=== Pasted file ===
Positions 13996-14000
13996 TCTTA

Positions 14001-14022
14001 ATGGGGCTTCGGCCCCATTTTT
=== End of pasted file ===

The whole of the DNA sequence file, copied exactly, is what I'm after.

Positions 13996-14000
13996 TCTTA

Positions 14001-14022
14001 ATGGGGCTTCGGCCCCATTTTT